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HISTORY OF FEDERAL VIOLATIONS FOR COMPANIES IN EXPLOSION LAWSUIT

May 1, 2013

Reported by: Derrick Rose, WPMI Local 15 News

MOBILE, Ala (WPMI) -- Two of the four companies being sued by a man injured the during barge explosions along the Mobile River have a history of serious violations with the Occupational Safety & Health Administration, federal records show. Those companies, Kirby Inland Marine and Oil Recovery Company are the same businesses which own the barges and the location where the spark during a cleaning process caused the blast that left 3 men critically injured.

In 1989, OSHA investigators found 8 serious violations at Oil Recovery Company, records show. The violations included not knowing OSHA regulations, not performing a required hazard assessment, problems with face and eye protection as well as issues with the company's own hazard communications plan.

OSHA proposed a $3240 fine, but only required the company to pay $1000.

In 2009, OSHA investigators noted a major health violation at Kirby Inland Marine, having found issue with the company's respiratory protection and problems with personal protective equipment. The violation cost the company a $4500 fine.

In 2006, an employee complained of safety issues at Kirby, but it was unclear from the records how the complaint was resolved.

There was no response from either company to calls seeking comment Wednesday.

It was hard to turn away from the pictures on April 24 as a series of seven explosions illuminated the night sky with a fiery glow of flames stretching high. It was even harder one week later for one of the men injured, Casey Tyson, to let another day pass without holding someone accountable.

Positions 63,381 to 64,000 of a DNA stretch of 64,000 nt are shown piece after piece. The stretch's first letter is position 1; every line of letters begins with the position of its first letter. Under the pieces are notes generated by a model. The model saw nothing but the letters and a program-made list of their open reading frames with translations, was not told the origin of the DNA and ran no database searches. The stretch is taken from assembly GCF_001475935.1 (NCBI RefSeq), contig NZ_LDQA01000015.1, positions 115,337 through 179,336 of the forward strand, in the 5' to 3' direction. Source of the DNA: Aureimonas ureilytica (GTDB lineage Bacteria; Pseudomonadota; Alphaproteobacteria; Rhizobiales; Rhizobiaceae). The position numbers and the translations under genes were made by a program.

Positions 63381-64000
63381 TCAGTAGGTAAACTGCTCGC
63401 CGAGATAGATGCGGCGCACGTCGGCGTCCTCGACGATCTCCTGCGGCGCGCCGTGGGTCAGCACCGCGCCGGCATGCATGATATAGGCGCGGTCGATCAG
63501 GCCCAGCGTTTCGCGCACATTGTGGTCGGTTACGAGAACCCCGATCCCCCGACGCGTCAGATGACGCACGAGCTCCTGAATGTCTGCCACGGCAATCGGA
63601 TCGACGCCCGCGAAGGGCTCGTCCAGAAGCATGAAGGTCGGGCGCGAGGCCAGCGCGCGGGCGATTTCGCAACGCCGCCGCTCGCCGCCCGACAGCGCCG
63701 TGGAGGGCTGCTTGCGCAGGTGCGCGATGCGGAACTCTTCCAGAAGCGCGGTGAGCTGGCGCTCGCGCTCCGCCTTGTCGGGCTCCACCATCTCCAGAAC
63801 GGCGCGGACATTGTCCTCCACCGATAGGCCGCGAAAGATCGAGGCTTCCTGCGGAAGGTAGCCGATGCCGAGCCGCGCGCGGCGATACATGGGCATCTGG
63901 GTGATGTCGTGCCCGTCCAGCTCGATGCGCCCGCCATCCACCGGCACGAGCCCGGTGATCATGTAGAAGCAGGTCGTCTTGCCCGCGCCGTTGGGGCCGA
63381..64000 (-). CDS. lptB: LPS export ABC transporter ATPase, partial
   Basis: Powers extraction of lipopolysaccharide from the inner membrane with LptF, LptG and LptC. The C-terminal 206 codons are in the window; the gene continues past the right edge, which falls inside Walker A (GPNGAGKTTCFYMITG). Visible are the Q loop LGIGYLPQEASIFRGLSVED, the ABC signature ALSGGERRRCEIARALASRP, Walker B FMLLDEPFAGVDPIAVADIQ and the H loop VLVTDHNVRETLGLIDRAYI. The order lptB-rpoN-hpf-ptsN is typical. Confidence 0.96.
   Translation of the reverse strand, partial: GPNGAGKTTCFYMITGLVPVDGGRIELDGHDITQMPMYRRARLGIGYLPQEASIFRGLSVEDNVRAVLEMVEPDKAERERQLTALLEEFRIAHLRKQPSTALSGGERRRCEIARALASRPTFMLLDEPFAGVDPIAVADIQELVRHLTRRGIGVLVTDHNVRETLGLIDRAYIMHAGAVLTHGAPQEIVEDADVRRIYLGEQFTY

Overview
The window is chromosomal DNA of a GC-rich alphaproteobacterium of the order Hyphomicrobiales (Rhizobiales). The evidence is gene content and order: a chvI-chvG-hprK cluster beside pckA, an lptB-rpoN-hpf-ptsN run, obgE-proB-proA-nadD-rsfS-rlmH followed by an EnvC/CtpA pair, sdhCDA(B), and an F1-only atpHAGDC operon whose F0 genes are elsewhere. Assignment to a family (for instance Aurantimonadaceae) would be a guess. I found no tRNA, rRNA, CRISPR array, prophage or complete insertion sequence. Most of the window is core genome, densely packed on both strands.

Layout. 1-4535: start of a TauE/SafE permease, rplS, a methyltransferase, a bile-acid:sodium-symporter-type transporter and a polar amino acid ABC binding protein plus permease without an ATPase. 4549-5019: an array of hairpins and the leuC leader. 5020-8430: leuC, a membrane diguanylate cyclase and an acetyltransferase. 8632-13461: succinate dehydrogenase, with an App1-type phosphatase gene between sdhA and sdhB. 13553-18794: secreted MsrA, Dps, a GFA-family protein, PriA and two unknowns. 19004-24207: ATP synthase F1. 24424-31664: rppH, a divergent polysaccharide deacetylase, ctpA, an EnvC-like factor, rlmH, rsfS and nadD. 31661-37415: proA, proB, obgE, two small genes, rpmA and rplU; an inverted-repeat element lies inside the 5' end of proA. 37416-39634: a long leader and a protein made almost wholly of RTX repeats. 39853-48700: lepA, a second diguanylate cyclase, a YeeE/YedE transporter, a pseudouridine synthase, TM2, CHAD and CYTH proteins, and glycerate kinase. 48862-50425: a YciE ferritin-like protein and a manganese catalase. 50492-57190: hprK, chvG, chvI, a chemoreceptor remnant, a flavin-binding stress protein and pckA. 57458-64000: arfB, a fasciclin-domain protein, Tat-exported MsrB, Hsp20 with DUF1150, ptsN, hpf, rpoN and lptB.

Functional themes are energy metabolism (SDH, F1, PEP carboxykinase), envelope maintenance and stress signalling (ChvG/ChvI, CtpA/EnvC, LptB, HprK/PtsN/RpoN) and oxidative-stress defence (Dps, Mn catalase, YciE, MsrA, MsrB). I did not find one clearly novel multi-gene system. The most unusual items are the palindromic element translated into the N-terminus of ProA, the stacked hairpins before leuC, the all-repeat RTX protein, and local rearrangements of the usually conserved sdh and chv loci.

In addition to Oil Recovery and Kirby Inland, Tyson blamed AEP River Operations and D & S Marine Service, according to the lawsuit filed by Tyson's attorney in Mobile County Circuit Court Tuesday.

While investigators have only said a spark ignited flammable vapors, the lawsuit claimed the 4 companies were negligent in prevention explosions and fire hazards. "The Defendants allowed and/or caused gasoline vapors to migrate, ignite and explode," attorney George W. Finkbohner, III wrote.

"We have gathered statements from the crew and physical evidence; we're piecing the evidence and the statements together," U.S. Coast Guard Sector Mobile Spokesperson Lt. Michael Clausen said of the ongoing investigation.

None of the companies named in the brief responded to the lawsuit.

Tyson had been transferred from a hospital in Mobile to a Dallas-area hospital where he was listed in fair condition Wednesday night. Justin Benoit and George Erickson were listed in critical condition at USA Medical Center's burn unit.

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